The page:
A touching event took place in the U.S. Capitol's Statuary Hall last night that returned the participants and the audience to a long-gone era of bipartisan respect and collegiality.
Former House Speaker Tom Foley, a Washington Democrat, accepted the 2007 Freedom Award from the board of trustees of the U.S. Capitol Historical Society. He was joined on stage by Rep. Bob Michel, an Illinois Republican who served as House minority leader when Foley was speaker. The friendship and deep mutual admiration these two men share are no longer in evidence between the leadership of the two parties running Congress today. And it's sad.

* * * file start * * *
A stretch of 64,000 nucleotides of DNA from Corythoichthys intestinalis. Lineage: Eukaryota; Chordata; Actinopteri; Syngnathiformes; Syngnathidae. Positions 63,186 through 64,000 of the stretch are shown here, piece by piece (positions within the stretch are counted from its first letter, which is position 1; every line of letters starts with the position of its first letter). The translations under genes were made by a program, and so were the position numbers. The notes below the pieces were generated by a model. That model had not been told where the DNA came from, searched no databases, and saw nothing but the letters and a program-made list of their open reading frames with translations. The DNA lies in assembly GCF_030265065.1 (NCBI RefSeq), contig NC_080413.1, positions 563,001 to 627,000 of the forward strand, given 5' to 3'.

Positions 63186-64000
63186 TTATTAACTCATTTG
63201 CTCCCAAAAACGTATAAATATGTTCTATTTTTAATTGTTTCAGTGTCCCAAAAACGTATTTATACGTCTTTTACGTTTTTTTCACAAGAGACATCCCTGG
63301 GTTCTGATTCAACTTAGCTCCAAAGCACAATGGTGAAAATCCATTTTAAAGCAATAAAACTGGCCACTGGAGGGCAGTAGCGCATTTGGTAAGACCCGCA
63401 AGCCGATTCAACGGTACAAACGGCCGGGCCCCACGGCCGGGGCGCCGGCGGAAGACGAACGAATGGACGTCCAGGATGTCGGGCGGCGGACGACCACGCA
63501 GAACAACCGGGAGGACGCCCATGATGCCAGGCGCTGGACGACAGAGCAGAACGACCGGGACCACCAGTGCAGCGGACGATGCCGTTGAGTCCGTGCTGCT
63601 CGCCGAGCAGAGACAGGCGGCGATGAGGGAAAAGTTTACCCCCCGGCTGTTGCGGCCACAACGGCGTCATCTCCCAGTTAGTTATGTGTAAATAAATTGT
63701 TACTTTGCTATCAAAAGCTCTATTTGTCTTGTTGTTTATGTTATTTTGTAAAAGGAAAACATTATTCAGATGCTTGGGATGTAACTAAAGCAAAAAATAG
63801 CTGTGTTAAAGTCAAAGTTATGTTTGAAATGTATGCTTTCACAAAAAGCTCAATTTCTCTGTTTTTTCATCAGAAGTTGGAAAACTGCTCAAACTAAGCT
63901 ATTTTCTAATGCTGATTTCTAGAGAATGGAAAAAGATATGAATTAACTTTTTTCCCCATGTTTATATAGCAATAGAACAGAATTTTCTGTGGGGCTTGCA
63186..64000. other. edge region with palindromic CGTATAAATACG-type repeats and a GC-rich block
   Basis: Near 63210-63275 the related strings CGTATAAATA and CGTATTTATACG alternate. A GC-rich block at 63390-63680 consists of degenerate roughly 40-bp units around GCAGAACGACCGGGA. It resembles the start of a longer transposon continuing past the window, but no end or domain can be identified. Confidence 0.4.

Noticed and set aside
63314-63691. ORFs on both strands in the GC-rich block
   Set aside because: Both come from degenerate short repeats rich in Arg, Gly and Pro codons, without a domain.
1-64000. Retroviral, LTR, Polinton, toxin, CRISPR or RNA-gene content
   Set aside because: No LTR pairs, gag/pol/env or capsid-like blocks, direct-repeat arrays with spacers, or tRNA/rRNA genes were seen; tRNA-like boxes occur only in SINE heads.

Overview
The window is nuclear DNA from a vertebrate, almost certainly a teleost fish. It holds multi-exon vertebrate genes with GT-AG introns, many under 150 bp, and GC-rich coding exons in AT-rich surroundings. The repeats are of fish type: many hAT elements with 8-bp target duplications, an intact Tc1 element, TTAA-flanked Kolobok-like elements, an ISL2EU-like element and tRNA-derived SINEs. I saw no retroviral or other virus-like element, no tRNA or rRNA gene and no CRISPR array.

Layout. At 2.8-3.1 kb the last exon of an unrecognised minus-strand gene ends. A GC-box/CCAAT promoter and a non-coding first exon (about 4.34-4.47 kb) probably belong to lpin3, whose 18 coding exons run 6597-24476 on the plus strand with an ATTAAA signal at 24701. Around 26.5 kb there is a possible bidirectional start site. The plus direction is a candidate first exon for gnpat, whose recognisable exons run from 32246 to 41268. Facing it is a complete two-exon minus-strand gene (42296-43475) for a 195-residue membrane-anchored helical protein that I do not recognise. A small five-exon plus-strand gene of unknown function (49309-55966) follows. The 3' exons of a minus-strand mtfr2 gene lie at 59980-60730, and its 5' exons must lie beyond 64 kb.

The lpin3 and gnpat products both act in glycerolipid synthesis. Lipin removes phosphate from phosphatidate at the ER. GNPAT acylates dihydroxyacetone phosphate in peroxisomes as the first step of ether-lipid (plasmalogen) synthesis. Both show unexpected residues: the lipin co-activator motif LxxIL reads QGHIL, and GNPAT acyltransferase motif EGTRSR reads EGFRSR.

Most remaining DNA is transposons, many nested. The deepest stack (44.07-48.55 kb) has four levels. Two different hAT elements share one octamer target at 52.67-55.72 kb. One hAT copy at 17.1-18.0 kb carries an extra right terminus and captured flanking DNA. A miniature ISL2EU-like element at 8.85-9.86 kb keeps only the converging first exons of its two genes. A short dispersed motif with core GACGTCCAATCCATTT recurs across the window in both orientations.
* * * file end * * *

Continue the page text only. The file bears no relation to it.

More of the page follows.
Michel reminisced that on his last day in office, Foley approached him with a special honor. In his 38 years in Congress, Michel had never chaired a committee or subcommittee, having been in the minority during his entire tenure. So Foley asked Michel to open the House floor proceedings on his last day, a privilege usually reserved for a member of the majority party. It was vintage bipartisan cooperation.
Earlier in the day, I attended Democratic Congressional Caucus Chair Rahm Emanuel's media briefing. Reporters grilled him about last-minute budget negotiations between the Democratic Congress and President Bush. He said several times that if the president would cooperate and compromise, rather than complain and criticize, negotiations would be completed much sooner. Ah, to go back to the bipartisan era!